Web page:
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Salt and the boiling temperature of water

Salt and the boiling temperature of water

Introduction: (Initial Observation)

At home hot water is used for cooking and heating systems such as hot water radiators. In laboratories hot water is used in water baths. Hot water has many industrial applications as well.

One problem with water is that it never gets hotter than 100º Celsius. Any additional heat will only cause more evaporation. Being able to control or modify the boiling point of water may be helpful for any applications requiring heat transfer.

In this project you will study the effect of table salt on the boiling temperature of water. Report your results in a table and draw a graph to visually display your results.


If you have any questions, click on the “Ask Question” button at the top of this page to send me your questions. I may respond by email, but often I update this page with the information that you need.

You will also need to know:

Project Advisor

Information Gathering:

Find out about boiling and boiling point point. Read books, magazines or ask professionals who might know in order to learn about the effect of salt on the boiling point of water. Keep track of where you got your information from.

matter: anything that occupies space and has mass.

mass: the quantity of matter contained by an object. Mass is measured in terms of the force required to change the speed or direction of its movement.

liquid: the state in which matter takes the shape of its container, assumes a horizontal upper surface, and has a fairly definite volume.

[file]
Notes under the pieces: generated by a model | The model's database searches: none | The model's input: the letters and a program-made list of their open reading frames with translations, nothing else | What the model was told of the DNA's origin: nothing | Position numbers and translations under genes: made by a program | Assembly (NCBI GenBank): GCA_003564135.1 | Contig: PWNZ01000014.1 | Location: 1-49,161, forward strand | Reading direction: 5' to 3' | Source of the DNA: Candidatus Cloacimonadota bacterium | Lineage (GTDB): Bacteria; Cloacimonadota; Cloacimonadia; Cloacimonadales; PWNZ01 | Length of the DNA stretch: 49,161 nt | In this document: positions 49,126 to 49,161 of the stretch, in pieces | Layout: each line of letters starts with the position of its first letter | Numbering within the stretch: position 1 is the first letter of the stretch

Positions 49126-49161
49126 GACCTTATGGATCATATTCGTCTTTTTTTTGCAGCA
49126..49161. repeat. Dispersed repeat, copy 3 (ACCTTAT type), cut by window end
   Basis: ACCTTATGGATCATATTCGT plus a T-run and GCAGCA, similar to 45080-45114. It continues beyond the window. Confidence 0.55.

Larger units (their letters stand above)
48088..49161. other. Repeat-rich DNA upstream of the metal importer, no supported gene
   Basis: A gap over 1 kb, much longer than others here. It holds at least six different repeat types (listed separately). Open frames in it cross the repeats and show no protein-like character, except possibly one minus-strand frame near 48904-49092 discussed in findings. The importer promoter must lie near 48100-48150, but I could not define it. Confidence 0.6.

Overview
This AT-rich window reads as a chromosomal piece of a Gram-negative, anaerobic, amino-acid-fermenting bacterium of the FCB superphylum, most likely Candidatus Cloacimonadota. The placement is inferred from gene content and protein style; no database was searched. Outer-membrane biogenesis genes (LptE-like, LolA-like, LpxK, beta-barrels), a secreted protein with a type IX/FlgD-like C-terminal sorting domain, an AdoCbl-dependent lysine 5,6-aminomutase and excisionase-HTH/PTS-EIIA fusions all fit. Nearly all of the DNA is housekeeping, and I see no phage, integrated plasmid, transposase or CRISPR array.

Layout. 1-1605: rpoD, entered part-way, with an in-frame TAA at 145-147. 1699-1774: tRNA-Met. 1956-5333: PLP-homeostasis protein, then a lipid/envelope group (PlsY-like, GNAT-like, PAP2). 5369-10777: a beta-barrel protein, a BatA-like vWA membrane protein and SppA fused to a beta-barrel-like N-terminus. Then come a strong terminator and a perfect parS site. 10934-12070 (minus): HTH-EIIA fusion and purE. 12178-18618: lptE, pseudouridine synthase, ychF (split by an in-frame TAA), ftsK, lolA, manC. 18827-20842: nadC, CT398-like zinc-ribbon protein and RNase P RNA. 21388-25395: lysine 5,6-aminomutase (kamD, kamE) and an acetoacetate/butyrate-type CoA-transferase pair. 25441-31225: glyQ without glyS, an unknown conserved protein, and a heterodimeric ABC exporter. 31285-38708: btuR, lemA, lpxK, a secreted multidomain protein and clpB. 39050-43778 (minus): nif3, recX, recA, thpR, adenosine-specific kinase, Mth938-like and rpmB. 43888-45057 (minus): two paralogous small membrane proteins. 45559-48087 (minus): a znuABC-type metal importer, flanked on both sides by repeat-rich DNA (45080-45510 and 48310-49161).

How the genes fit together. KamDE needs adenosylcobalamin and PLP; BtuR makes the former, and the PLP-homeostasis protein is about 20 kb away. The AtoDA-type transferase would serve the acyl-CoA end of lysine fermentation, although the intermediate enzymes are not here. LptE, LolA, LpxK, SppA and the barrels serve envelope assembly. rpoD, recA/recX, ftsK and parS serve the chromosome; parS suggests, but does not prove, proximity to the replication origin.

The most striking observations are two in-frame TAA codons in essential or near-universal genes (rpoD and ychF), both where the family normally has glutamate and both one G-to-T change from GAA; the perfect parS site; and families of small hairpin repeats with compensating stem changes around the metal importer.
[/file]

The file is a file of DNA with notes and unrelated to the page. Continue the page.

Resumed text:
boiling point: the temperature at which the vapor pressure of a liquid equals the pressure of the gas above it.

temperature: measure of the hotness or coldness of a body.

pressure: force exerted on a unit area. The SI unit of pressure is the Pascal (Pa).

gas: the state in which matter has neither definite volume nor shape.

boiling-point elevation: the elevation of the boiling point of a liquid by addition of a solute.

Effect of air pressure

A liquid boils when its vapor pressure becomes equal to atmospheric pressure. Low atmospheric pressure causes the boiling point to go down; high pressure drives it up. Atmospheric pressure varies a bit from day to day, depending on the weather, and it varies from place to place, depending on the altitude.

Question/ Purpose:

What do you want to find out? Write a statement that describes what you want to do. Use your observations and questions to write the statement.

The purpose of this project is to determine the effect of salt on the boiling point of water.

Identify Variables:

When you think you know what variables may be involved, think about ways to change one at a time. If you change more than one at a time, you will not know what variable is causing your observation. Sometimes variables are linked and work together to cause something. At first, try to choose variables that you think act independently of each other.

  • The independent variable (also known as manipulated variable) is the amount of salt.
  • Dependent variable (also known as responding variable) is the boiling point of water.
  • Controlled variables are the air temperature and pressure. Perform all your experiments in the same day while the air pressure and temperature will not be subject to noticeable changes.


Based on your gathered information, make an educated guess about the effect of salt on boiling point of water.

Following are two sample hypothesis:

Sample hypothesis 1: